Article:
Transplant Disparities and Kidney Exchanges: Estimating Quantity and Quality Effects By Patient Blood Type and Sensitization

Monday, June 24, 2019: 2:15 PM
Johnson - Mezzanine Level (Marriott Wardman Park Hotel)

Presenter: Keith Teltser

Discussant: Edward C. Norton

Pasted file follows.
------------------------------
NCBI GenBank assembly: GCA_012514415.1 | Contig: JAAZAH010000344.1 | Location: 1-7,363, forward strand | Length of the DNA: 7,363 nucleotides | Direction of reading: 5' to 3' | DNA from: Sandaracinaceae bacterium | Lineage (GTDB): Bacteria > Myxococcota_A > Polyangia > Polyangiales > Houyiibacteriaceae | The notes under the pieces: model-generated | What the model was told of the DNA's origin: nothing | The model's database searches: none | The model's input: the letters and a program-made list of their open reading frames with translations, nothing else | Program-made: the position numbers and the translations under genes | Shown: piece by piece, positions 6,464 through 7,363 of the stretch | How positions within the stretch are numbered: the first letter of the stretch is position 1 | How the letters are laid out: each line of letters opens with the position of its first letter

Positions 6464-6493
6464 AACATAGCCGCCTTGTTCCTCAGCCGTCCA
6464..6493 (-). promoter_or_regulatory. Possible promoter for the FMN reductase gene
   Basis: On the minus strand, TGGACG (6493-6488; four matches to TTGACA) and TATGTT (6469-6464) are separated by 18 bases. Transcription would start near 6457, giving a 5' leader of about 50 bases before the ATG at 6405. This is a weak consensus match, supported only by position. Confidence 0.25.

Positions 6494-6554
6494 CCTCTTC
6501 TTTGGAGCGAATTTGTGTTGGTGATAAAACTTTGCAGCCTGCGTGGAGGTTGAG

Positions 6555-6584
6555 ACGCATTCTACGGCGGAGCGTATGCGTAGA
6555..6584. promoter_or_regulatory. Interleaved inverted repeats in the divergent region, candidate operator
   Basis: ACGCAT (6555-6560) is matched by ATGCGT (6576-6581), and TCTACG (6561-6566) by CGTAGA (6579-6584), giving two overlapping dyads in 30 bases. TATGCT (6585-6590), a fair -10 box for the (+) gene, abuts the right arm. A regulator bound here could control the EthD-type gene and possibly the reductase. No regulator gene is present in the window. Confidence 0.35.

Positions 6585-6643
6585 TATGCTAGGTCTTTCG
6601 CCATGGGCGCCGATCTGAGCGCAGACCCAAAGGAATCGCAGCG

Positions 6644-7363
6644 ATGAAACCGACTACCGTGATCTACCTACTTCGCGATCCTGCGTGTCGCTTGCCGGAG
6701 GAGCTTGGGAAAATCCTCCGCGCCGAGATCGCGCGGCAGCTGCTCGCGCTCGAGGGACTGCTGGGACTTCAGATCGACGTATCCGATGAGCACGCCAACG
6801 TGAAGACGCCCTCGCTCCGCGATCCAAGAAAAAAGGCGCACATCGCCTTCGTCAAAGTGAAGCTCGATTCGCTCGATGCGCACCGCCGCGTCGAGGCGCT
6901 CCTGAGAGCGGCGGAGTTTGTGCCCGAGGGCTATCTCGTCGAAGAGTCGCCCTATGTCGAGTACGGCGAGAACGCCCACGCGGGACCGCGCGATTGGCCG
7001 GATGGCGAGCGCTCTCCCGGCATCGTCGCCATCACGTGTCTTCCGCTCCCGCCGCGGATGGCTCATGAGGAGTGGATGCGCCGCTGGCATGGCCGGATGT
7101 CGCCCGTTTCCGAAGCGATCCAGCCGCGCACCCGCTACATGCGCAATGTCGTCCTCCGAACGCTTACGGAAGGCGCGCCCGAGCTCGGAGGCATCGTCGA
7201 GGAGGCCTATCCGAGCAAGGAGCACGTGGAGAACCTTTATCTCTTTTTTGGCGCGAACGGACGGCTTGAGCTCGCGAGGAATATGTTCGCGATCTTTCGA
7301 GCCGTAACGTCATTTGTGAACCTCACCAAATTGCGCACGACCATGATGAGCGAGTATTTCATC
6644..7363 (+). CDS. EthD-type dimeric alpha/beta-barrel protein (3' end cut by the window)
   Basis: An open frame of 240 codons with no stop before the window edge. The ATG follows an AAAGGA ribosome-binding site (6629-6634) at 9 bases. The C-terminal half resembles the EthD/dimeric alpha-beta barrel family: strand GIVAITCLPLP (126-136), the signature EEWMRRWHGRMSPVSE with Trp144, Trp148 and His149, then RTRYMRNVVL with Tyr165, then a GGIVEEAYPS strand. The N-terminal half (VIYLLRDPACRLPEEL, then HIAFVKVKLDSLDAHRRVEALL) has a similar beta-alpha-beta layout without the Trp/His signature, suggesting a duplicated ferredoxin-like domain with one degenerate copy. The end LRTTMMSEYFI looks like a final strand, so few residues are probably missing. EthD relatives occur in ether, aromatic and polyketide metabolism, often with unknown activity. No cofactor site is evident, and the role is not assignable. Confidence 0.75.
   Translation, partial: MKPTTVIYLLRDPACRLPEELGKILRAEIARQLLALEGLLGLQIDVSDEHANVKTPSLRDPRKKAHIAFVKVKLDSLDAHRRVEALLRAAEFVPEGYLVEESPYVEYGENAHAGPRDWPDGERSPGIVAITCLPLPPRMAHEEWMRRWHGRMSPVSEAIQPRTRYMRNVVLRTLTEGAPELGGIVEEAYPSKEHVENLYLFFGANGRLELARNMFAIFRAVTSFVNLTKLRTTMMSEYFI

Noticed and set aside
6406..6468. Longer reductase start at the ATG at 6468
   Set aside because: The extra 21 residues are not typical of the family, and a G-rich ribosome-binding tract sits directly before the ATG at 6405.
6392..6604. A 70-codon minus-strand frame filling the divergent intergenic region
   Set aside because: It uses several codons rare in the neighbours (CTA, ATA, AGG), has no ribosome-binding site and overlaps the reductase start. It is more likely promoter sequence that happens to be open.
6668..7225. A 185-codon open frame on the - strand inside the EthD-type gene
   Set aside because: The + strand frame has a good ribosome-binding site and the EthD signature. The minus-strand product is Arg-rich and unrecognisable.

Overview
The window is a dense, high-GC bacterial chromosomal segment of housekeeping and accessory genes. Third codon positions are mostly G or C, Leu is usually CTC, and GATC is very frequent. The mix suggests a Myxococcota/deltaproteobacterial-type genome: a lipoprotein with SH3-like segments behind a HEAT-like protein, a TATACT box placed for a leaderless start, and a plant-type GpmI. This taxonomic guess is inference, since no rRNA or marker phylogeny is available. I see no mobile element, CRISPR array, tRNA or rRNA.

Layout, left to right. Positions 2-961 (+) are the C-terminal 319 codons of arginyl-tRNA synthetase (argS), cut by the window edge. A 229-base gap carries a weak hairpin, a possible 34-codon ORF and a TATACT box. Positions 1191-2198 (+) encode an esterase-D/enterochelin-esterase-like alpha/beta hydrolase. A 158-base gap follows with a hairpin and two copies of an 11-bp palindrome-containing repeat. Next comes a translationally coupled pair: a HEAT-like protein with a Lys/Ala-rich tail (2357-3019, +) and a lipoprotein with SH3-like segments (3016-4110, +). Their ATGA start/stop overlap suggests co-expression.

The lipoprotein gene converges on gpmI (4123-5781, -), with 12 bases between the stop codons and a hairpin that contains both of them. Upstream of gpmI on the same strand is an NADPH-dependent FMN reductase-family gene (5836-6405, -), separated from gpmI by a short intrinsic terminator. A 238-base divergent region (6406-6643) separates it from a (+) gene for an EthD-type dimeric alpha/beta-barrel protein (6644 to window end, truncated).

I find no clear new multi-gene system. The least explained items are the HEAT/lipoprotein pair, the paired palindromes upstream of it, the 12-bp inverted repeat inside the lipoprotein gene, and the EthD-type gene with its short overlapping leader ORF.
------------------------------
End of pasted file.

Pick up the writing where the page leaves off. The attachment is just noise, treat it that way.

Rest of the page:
Kidney exchange programs have been shown to improve the quantity and quality of kidney transplants in the U.S. over the past 15 years. One of the purported benefits of kidney exchange is that it increases access to living donor transplants for hard-to-match patients (i.e. those most likely to die while waiting for another transplant option, all else equal). Moreover, holding exchange transplant quantity and quality fixed, it stands to reason that we achieve the largest welfare gains when such patients are the primary recipients of exchange transplants. In this paper, I analyze the extent to which exchanges have differential impacts on transplant outcomes across patients of different blood types and levels of sensitivity to foreign organs. Exploiting variation in patients' exposure to exchange activity across time and place, I find that exchange has a relatively small beneficial effect on transplant quantity and quality for patients with harder-to-match blood types (types O and B). However, I find that patients who are more sensitized against foreign organs experience larger quantity and quality improvements relative to less-sensitized patients. These findings suggest that exchange programs could generate larger welfare gains by more heavily emphasizing blood type O and B patients in their match runs. Incentivizing participation among compatible patient-donor pairs may be one way to accomplish this goal.

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